T.  whereas EUSEC RD Congo is the only structure fully dedicated to reforming the military security sector in the DRC as well as to identify, develop, implement or supervise projects financed or initiated by Member States and the EU; whereas EUPOL RD Congo is the first civilian European Security and Defence Policy operation (ESDP) to be deployed in Africa in order to support the Congolese National Integrated Police Unit (IPU),

U. whereas the newly adopted US ‘Conflict Minerals’ Law is an attempt to prevent American consumers from purchasing cell phones, computers and other high tech technologies that are manufactured by US companies using minerals bought from rebel-controlled mines; the law also calls on US firms, including brand name consumer manufacturers of electronic, mineral processor and jewellers to report annually to the Securities Exchange Commission if their products use any gold, tantalum or cassiterite that was either directly imported from the Democratic Republic of Congo or smuggled via the nine neighbouring countries,

1.  Calls for an immediate end to the violence and human rights abuses in eastern DRC; stresses the need for further efforts to put an end to the activity of local and foreign armed groups in the east of the DRC;

2.   Strongly condemns the mass rape and other human rights violations which took place between July 30 and August 3 on at least 500 women in North Kivu province by the Democratic Forces for the Liberation of Rwanda (FDLR), a Hutu rebel group and the Mai Mai militia;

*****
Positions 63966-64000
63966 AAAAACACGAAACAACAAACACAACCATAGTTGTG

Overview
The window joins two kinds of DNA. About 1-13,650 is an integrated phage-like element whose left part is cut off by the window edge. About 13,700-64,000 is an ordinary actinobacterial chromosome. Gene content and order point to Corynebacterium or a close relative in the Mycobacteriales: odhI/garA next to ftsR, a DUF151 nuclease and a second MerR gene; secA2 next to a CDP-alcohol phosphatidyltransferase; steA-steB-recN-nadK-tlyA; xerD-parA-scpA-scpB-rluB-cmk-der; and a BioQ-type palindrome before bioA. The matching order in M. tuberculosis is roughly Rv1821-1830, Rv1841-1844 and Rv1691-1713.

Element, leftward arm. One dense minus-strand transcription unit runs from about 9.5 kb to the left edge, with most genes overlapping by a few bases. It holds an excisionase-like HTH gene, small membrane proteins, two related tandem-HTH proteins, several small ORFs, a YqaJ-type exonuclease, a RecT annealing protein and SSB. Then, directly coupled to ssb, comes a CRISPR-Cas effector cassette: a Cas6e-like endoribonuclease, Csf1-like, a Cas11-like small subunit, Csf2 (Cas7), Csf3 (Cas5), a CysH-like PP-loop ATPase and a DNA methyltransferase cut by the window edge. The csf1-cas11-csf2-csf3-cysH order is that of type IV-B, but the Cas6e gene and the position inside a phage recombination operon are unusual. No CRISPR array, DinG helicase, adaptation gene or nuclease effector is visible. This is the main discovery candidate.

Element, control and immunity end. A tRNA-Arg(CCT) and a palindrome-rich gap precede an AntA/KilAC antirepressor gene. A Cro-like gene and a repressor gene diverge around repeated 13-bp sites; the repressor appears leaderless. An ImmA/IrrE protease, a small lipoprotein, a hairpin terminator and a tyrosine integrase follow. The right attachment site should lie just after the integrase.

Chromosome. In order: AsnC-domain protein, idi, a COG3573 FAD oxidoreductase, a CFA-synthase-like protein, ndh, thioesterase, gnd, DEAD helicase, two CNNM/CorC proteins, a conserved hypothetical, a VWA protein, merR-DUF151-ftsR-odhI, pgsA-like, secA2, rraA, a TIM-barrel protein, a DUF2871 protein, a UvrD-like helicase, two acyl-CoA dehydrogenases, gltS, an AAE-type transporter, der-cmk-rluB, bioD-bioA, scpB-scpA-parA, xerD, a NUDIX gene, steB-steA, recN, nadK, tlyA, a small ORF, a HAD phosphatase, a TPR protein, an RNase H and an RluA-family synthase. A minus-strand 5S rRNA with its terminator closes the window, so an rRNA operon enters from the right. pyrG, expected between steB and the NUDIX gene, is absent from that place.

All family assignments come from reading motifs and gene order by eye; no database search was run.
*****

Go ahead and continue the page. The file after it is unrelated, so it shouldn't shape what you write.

3.   Deplores, in the strongest possible terms, the massacres of civilian population, the recruitment of child soldiers and the acts of sexual violence against women and children, and calls on all actors to step up the fight against impunity; calls on the Government of the DRC to ensure that those responsible for breaching human rights and international humanitarian law, the Rwandan rebel Group FDLR –which is led by the perpetrators the Rwandan genocide who fled to Congo – and Congolese Mai Mai militia are held responsible and prosecuted by the International Criminal Court;


4.   Welcomes the zero tolerance policy promoted by President Kabila against sexual violence and misconduct in the armed forces and encourages the Government of the DRC to implement, without delay and with the assistance of MONUSCO, its new strategy against gender-based violence;


5.  Stresses that the rehabilitation and reform of the judicial system (incorporating a prevention and protection dimension and combating impunity with regard to sexual violence) and assistance for and reintegration of victims should be central to the aid programmes to be funded; in this context, calls for the cases of mass rape in the east of the DRC to be referred to the International Criminal Court;